Two-thirds of consumers want products from animals fed on GM feed to be clearly labelled, a new study commissioned by the Food Standards Agency has found.

The study found GM labelling was generally a low-priority concern for consumer, with just 2% of spontaneously saying they look for GM information on food products and few aware products from GM-fed animals were on sale in the UK. But when asked specifically about it, two-thirds believed they had a right to know if products contained GM ingredients or came from animals fed on GM materials.

As for whether a GM labelling scheme should focus on telling consumers which products are “GM-free” or which ones contain GM materials, consumers were typically leaning towards the latter. However, 49% also said they would be less likely to buy a product for the first time if it was labelled as containing GM.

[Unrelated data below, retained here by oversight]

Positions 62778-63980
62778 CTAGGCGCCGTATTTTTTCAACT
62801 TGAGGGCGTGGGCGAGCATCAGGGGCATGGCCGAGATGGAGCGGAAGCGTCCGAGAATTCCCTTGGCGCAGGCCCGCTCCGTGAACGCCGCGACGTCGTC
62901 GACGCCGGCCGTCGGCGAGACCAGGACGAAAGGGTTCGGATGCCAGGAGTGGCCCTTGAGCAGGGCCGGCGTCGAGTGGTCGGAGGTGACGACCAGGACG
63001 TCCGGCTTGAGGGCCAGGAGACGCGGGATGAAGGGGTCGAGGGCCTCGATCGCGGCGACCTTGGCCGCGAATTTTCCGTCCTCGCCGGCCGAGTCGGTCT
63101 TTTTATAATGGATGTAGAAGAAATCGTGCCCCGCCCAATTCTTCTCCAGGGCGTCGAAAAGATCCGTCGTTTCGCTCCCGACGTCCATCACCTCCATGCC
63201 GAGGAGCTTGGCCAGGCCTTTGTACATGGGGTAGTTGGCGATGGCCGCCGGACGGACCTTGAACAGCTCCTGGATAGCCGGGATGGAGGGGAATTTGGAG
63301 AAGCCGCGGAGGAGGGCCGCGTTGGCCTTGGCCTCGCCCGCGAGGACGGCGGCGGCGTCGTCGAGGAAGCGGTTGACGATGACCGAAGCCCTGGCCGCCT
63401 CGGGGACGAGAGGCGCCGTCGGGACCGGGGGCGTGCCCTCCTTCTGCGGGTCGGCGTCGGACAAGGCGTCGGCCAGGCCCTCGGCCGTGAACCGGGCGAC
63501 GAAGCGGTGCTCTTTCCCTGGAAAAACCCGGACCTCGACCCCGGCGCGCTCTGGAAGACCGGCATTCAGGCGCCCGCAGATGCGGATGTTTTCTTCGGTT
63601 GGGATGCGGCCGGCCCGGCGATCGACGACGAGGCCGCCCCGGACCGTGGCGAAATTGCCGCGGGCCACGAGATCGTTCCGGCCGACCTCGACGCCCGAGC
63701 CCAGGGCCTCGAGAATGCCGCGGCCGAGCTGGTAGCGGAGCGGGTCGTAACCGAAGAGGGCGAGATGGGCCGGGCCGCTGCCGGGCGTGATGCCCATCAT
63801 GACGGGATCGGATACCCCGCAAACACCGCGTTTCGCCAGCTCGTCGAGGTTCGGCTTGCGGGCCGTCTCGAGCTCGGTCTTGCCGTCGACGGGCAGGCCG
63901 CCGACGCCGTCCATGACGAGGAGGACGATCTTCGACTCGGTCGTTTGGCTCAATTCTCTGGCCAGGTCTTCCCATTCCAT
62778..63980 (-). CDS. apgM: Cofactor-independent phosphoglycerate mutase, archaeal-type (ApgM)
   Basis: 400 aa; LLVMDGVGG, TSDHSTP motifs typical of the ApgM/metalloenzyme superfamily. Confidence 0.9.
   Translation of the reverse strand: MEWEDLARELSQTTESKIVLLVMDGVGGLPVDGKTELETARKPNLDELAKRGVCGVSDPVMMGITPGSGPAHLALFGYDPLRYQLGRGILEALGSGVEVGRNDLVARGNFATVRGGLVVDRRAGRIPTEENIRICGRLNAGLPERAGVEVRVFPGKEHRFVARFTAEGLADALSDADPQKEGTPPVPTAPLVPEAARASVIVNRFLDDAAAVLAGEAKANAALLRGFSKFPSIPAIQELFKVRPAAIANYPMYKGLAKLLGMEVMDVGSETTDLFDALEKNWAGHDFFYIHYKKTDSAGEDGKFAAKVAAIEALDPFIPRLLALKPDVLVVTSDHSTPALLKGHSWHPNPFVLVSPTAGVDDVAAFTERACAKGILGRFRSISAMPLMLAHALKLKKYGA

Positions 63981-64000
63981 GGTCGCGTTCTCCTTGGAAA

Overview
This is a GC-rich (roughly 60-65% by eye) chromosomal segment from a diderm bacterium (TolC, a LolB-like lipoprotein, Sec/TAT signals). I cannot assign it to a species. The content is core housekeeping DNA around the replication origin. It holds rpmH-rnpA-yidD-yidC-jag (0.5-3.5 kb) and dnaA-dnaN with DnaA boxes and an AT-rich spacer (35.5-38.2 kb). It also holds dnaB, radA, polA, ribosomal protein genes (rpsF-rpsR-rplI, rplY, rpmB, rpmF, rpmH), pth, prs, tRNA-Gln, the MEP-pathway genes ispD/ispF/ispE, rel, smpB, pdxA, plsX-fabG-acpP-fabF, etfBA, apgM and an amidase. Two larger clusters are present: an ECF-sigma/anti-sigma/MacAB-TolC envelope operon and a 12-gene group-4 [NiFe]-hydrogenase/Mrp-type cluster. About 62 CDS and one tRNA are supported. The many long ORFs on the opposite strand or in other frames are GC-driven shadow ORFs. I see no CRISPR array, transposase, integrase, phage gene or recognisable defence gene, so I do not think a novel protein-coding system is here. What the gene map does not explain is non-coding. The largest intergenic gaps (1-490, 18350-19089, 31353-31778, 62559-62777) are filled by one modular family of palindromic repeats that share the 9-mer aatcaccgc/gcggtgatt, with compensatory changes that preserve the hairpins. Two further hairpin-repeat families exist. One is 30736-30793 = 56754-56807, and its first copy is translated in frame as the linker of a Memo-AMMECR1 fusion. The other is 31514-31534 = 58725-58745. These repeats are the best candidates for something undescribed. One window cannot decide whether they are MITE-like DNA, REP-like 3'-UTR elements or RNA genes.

Research agency Define, which carried out the survey, said qualitative research suggested any GM labelling scheme would require consumers to be given additional information to ensure they fully understood why products were labelled as containing GM. “This might be especially so if GM labelling became more widespread, for example if foods were to be labelled to show the use of GM animal feed,” it added.

The EU is considering harmonising GM labelling across member states, and the FSA commissioned the research to inform upcoming discussions in Brussels.